The amount offered by the government is well below a US $1.9 billion valuation included in papers filed by Vulcan before an international arbitration panel.
On Friday, López Obrador said that Vulcan wants to continue extracting gravel from its Quintana Roo quarry. The quarry is “destroying the jungle,” he said, apparently referring to both trees and mangroves.
“They were wrongfully given permission [by previous authorities] to exploit this material, this gravel that is taken away to improve highways in the United States. But we’re talking about Quintana Roo, the north of Quintana Roo, the Riviera Maya, one of the most beautiful places in the world, and they have this bank of material there,” López Obrador said.
“It’s destruction of the environment. … This [permit] was granted by [former president] Salinas and then reaffirmed with [ex-president] Zedillo and it continued,” he said.
López Obrador said that he had personally seen that work at the quarry had continued after his government shut it down.
“I suddenly found out that they had returned to excavate and that they only stopped when I went there. When I went to supervise the Maya Train on weekends, they stopped. But they didn’t imagine that I was going to go there on a Tuesday, a Wednesday, and I passed by and I saw despicable deceit, I saw that they continued to destroy [the environment], continued blowing things up,” he said.
López Obrador questioned why Vulcan didn’t have a quarry in Florida rather than Mexico, before asserting that the government couldn’t pay more for the property than the appraised amount of “6-7 billion pesos” because to do so would be “an act of corruption.”
He said that Vulcan doesn’t want to sell because it wants to resume activity at the quarry after he leaves office in 2024.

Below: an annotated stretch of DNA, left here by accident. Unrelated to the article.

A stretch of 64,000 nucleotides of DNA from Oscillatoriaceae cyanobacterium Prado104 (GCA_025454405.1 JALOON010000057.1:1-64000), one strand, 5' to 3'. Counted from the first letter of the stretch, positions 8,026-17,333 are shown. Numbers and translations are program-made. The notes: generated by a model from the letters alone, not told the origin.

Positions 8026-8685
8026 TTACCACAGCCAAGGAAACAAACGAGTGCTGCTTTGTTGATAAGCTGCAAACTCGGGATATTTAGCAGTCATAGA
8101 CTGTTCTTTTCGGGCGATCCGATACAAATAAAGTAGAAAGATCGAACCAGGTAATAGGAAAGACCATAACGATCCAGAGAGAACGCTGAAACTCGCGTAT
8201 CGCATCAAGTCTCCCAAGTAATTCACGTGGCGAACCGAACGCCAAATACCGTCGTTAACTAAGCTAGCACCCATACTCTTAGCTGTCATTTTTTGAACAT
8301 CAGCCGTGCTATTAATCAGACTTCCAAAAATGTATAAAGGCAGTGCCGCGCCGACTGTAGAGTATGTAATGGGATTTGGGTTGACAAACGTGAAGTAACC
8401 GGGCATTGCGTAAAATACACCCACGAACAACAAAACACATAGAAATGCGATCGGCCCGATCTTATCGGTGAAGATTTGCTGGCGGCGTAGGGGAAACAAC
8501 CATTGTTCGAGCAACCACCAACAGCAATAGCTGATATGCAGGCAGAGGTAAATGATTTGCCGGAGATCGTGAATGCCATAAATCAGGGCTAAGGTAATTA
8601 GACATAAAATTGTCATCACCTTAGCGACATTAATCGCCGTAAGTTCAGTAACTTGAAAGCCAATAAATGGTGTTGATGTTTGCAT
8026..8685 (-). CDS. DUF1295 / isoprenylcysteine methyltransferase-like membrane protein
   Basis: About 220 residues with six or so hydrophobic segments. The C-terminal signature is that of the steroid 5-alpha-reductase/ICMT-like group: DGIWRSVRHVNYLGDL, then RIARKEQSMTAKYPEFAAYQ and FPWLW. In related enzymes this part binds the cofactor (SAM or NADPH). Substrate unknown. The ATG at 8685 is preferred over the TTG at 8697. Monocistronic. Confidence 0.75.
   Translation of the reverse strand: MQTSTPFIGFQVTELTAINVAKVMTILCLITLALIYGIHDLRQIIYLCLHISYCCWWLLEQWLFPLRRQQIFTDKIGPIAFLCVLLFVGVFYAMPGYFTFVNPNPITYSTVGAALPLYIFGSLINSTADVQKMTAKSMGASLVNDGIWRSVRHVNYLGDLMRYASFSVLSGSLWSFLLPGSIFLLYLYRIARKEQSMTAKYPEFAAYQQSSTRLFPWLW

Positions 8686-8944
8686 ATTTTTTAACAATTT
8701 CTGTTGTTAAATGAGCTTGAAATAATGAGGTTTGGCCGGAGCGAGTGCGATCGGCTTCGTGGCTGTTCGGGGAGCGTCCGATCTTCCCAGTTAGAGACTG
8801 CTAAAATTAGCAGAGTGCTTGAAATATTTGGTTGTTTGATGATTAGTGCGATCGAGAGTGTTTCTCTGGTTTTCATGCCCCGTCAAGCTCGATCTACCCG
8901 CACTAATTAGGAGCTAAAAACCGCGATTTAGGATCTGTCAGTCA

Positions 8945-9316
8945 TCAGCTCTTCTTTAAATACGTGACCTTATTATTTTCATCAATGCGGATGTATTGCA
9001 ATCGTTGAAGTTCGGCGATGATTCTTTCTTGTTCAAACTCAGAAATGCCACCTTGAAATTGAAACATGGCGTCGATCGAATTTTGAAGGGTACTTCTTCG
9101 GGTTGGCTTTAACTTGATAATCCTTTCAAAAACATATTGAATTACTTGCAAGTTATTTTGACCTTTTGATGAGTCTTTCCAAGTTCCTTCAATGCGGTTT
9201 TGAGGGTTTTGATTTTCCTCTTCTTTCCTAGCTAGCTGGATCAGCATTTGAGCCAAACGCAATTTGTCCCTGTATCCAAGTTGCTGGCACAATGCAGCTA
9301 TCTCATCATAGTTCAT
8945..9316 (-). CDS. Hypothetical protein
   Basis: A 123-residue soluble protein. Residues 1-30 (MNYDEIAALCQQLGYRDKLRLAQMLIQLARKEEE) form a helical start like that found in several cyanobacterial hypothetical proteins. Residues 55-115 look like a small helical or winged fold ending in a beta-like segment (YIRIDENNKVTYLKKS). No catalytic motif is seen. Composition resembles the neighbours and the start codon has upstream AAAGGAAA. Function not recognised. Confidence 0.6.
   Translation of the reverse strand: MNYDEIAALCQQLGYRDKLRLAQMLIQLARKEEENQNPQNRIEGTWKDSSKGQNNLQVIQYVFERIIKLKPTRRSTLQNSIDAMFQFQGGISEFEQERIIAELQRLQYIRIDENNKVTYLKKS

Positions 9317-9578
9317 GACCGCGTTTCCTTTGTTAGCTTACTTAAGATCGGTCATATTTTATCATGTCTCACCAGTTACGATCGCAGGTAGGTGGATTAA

“But I want to tell all Mexicans that I won’t leave without resolving this and the best way to resolve it is by declaring everything a natural protected area and paying them the corresponding compensation in accordance with the law,” López Obrador said.
“It’s simply declared a natural protected area by decree. If there’s no response from them, if they don’t want to help, that will be the decision,” he said.
López Obrador said he didn’t anticipate problems with the U.S. government because President Biden “is respectful of our decisions.”
He also said that Vulcan is saying that it will use the North American free trade agreement, the USMCA, to defend itself, but asserted that all he is doing is abiding by the three-way pact.
“There is a clause in the agreement that says governments are obliged to not destroy territory, to look after the environment,” he said.
In his letter, Hill said that “the mistreatment we have received from President López Obrador and his administration is inconsistent with our environmental and social track record, is contrary to Mexican and U.S. rhetoric regarding cross-border relations, and should send a chilling message to other U.S. companies considering nearshoring strategies [in Mexico].”
“Vulcan is open to engaging in dialogue with Mexico to seek a fair, well-balanced solution and we will continue to follow the formal arbitration process,” he said.
Whether a mutually agreeable resolution can be reached remains to be seen, but the chances of that occurring currently appear to be slim.
With reports from Bloomberg